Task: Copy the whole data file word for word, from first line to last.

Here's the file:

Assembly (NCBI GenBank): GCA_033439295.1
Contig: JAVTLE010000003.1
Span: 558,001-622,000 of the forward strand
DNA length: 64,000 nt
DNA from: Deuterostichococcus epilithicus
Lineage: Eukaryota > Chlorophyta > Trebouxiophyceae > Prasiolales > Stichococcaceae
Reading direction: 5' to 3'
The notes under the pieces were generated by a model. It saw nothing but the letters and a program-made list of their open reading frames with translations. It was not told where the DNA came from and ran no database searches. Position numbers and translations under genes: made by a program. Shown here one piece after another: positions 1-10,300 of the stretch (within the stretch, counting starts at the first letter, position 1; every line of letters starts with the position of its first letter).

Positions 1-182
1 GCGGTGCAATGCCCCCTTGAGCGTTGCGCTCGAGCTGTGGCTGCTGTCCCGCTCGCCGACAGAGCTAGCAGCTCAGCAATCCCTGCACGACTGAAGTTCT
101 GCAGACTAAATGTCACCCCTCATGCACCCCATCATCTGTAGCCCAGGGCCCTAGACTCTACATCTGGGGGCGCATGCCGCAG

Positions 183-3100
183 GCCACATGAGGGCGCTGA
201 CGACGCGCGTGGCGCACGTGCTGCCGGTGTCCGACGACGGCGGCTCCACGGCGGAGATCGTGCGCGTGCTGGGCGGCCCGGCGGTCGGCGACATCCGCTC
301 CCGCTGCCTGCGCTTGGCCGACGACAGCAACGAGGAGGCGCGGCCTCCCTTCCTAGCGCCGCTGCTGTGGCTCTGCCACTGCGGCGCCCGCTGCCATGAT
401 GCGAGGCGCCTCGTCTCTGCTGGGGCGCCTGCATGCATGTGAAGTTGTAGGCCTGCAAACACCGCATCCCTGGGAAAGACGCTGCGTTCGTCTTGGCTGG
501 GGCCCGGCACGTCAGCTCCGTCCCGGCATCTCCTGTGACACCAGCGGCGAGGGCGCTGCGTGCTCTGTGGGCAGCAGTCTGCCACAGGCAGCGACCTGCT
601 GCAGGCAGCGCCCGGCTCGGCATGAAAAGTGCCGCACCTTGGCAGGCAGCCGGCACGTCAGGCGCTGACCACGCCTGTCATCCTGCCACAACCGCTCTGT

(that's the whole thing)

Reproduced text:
Assembly (NCBI GenBank): GCA_033439295.1
Contig: JAVTLE010000003.1
Span: 558,001-622,000 of the forward strand
DNA length: 64,000 nt
DNA from: Deuterostichococcus epilithicus
Lineage: Eukaryota > Chlorophyta > Trebouxiophyceae > Prasiolales > Stichococcaceae
Reading direction: 5' to 3'
The notes under the pieces were generated by a model. It saw nothing but the letters and a program-made list of their open reading frames with translations. It was not told where the DNA came from and ran no database searches. Position numbers and translations under genes: made by a program. Shown here one piece after another: positions 1-10,300 of the stretch (within the stretch, counting starts at the first letter, position 1; every line of letters starts with the position of its first letter).

Positions 1-182
1 GCGGTGCAATGCCCCCTTGAGCGTTGCGCTCGAGCTGTGGCTGCTGTCCCGCTCGCCGACAGAGCTAGCAGCTCAGCAATCCCTGCACGACTGAAGTTCT
101 GCAGACTAAATGTCACCCCTCATGCACCCCATCATCTGTAGCCCAGGGCCCTAGACTCTACATCTGGGGGCGCATGCCGCAG

Positions 183-3100
183 GCCACATGAGGGCGCTGA
201 CGACGCGCGTGGCGCACGTGCTGCCGGTGTCCGACGACGGCGGCTCCACGGCGGAGATCGTGCGCGTGCTGGGCGGCCCGGCGGTCGGCGACATCCGCTC
301 CCGCTGCCTGCGCTTGGCCGACGACAGCAACGAGGAGGCGCGGCCTCCCTTCCTAGCGCCGCTGCTGTGGCTCTGCCACTGCGGCGCCCGCTGCCATGAT
401 GCGAGGCGCCTCGTCTCTGCTGGGGCGCCTGCATGCATGTGAAGTTGTAGGCCTGCAAACACCGCATCCCTGGGAAAGACGCTGCGTTCGTCTTGGCTGG
501 GGCCCGGCACGTCAGCTCCGTCCCGGCATCTCCTGTGACACCAGCGGCGAGGGCGCTGCGTGCTCTGTGGGCAGCAGTCTGCCACAGGCAGCGACCTGCT
601 GCAGGCAGCGCCCGGCTCGGCATGAAAAGTGCCGCACCTTGGCAGGCAGCCGGCACGTCAGGCGCTGACCACGCCTGTCATCCTGCCACAACCGCTCTGT